Homosexuality in Greece and Rome: A Sourcebook of Basic Documents / Edition 1

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Overview


The most important primary texts on homosexuality in ancient Greece and Rome are translated into modern, explicit English and collected together for the first time in this comprehensive sourcebook. Covering an extensive period—from the earliest Greek texts in the late seventh century b.c.e. to Greco-Roman texts of the third and fourth centuries c.e.—the volume includes well-known writings by Plato, Sappho, Aeschines, Catullus, and Juvenal, as well as less well known but highly relevant and intriguing texts such as graffiti, comic fragments, magical papyri, medical treatises, and selected artistic evidence. These fluently translated texts, together with Thomas K. Hubbard's valuable introductions, clearly show that there was in fact no more consensus about homosexuality in ancient Greece and Rome than there is today.

The material is organized by period and by genre, allowing readers to consider chronological developments in both Greece and Rome. Individual texts each are presented with a short introduction contextualizing them by date and, where necessary, discussing their place within a larger work. Chapter introductions discuss questions of genre and the ideological significance of the texts, while Hubbard's general introduction to the volume addresses issues such as sexual orientation in antiquity, moral judgments, class and ideology, and lesbianism. With its broad, unexpurgated, and thoroughly informed presentation, this unique anthology gives an essential perspective on homosexuality in classical antiquity.

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Product Details

  • ISBN-13: 9780520234307
  • Publisher: University of California Press
  • Publication date: 5/12/2003
  • Series: Joan Palevsky Book in Classical Literatu
  • Edition description: New Edition
  • Edition number: 1
  • Pages: 575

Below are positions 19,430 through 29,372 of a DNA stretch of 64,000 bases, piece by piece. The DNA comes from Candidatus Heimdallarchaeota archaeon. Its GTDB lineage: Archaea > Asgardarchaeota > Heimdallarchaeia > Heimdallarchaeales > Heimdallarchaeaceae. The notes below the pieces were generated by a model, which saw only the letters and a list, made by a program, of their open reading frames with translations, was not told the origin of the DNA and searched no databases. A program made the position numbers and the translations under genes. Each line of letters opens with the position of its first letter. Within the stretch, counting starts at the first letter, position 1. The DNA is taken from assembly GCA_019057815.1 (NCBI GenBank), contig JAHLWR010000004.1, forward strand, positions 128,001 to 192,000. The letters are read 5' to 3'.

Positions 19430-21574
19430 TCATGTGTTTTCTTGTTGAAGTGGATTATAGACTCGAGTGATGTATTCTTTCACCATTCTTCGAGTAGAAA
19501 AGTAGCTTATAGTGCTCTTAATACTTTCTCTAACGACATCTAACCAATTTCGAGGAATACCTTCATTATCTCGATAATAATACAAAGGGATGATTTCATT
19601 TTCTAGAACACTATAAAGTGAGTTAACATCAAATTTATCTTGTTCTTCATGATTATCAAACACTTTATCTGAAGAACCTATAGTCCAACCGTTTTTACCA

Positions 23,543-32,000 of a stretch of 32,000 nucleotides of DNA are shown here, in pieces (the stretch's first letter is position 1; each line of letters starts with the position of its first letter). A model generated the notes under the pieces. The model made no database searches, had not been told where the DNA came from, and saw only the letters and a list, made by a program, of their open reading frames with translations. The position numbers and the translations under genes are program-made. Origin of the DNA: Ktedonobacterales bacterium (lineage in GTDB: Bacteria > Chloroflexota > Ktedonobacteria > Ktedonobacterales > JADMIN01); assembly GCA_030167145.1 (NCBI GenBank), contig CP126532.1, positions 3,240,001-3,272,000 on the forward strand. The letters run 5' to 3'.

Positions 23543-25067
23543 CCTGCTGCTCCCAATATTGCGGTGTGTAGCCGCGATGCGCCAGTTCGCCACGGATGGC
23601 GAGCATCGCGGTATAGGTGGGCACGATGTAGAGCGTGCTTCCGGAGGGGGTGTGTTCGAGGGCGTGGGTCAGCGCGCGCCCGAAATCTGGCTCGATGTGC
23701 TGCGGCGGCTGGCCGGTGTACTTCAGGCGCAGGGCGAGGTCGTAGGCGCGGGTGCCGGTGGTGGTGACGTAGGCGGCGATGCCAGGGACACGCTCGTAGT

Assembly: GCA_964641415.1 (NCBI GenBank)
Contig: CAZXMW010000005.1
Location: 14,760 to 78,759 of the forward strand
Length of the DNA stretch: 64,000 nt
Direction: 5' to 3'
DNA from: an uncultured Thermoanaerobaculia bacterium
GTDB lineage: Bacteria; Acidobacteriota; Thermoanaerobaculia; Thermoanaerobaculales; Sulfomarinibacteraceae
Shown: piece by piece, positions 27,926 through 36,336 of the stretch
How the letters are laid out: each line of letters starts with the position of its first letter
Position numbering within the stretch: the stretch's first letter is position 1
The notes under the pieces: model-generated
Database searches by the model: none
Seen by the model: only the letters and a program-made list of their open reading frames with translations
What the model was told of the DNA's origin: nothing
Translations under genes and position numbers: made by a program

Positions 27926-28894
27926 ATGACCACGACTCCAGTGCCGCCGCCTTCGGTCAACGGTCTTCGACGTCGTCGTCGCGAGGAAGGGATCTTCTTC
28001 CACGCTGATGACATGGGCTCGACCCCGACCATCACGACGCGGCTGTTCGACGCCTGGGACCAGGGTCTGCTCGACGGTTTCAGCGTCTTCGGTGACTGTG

• Product dimensions: 6.00 (w) x 9.00 (h) x 1.50 (d)

Meet the Author


Thomas K. Hubbard is Professor of Classics at the University of Texas, Austin, and author of The Pipes of Pan: Intertextuality and Literary Filiation in the Pastoral Tradition from Theocritus to Milton (1998) and The Mask of Comedy: Aristophanes and the Intertextual Parabasis (1991), among other books.
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Table of Contents


Translation Credits
Preface
Introduction
1. Archaic Greek Lyric
2. Greek Historical Texts
3. Greek Comedy
4. Greek Oratory
5. Greek Philosophy
6. Hellenistic Poetry
7. Republican Rome
8. Augustan Rome
9. Later Greco-Roman Antiquity

Works Cited
Index
Illustrations

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  • Anonymous

    Posted November 11, 2005

    A Much Needed Work

    Thomas Hubbard has produced the most significant anthology about Greek and Roman homosexuality ever. I had wanted to do such a book twenty years ago, but I lacked the skill. A master of the Greek tongue, he found the best translations of texts often misunderstood or bowdlerized, and when he couldn¿t find any, he translated them himself or commissioned others to do so. He additionally placed extensive and erudite introductions along with very useful bibliographic notes at the beginning of each of chapter. Each chapter is well footnoted, and as Hubbard says in his preface, ¿The footnotes are geared to a general undergraduate audience that has little previous knowledge of classical civilization and may need explanation of basic cultural artifacts or historical references. The notes also include points of interpretation, which should interest both the general and the more knowledgeable reader.¿ He effectively demolished the absurdities of John Boswell and David Halperin, and criticized the less reprehensible but still erroneous theses of Dover and Foucault. True, Hubbard did not do much with lesbianism, but then it didn¿t appear often in the sources. His subtle but devastating attacks on social constructionists, extreme feminists, lesbiterians, and Socarides, the other (dying- off) old-time American Freudians, and the child abuse industry make his work not only intellectually unassailable but socially and legally relevant. It is the first of its kind and will not conceivably be surpassed. Reviewers and others may over time be able to add a few items or even quibble a bit with the translations offered. It is plausible, at the most, that a second edition may be needed in a decade or two.

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